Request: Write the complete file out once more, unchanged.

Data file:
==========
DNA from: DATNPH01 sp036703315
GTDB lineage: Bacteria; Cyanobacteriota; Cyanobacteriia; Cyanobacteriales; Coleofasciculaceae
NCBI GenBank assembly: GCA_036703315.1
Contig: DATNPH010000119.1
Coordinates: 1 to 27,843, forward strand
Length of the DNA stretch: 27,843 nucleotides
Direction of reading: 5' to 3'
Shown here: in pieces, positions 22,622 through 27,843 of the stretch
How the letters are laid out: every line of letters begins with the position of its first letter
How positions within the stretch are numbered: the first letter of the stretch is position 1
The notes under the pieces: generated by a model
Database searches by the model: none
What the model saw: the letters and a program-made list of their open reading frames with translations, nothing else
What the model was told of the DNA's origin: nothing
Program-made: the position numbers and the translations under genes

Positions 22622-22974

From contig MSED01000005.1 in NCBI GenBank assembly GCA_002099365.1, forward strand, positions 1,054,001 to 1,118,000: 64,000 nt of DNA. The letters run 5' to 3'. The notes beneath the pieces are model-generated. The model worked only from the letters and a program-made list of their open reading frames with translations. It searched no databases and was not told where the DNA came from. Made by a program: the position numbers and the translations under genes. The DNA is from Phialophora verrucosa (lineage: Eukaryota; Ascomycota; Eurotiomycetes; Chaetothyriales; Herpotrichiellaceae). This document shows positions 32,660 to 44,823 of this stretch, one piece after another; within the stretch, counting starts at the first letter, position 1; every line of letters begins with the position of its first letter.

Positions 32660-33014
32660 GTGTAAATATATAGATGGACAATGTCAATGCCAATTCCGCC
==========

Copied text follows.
DNA from: DATNPH01 sp036703315
GTDB lineage: Bacteria; Cyanobacteriota; Cyanobacteriia; Cyanobacteriales; Coleofasciculaceae
NCBI GenBank assembly: GCA_036703315.1
Contig: DATNPH010000119.1
Coordinates: 1 to 27,843, forward strand
Length of the DNA stretch: 27,843 nucleotides
Direction of reading: 5' to 3'
Shown here: in pieces, positions 22,622 through 27,843 of the stretch
How the letters are laid out: every line of letters begins with the position of its first letter
How positions within the stretch are numbered: the first letter of the stretch is position 1
The notes under the pieces: generated by a model
Database searches by the model: none
What the model saw: the letters and a program-made list of their open reading frames with translations, nothing else
What the model was told of the DNA's origin: nothing
Program-made: the position numbers and the translations under genes

Positions 22622-22974

From contig MSED01000005.1 in NCBI GenBank assembly GCA_002099365.1, forward strand, positions 1,054,001 to 1,118,000: 64,000 nt of DNA. The letters run 5' to 3'. The notes beneath the pieces are model-generated. The model worked only from the letters and a program-made list of their open reading frames with translations. It searched no databases and was not told where the DNA came from. Made by a program: the position numbers and the translations under genes. The DNA is from Phialophora verrucosa (lineage: Eukaryota; Ascomycota; Eurotiomycetes; Chaetothyriales; Herpotrichiellaceae). This document shows positions 32,660 to 44,823 of this stretch, one piece after another; within the stretch, counting starts at the first letter, position 1; every line of letters begins with the position of its first letter.

Positions 32660-33014
32660 GTGTAAATATATAGATGGACAATGTCAATGCCAATTCCGCC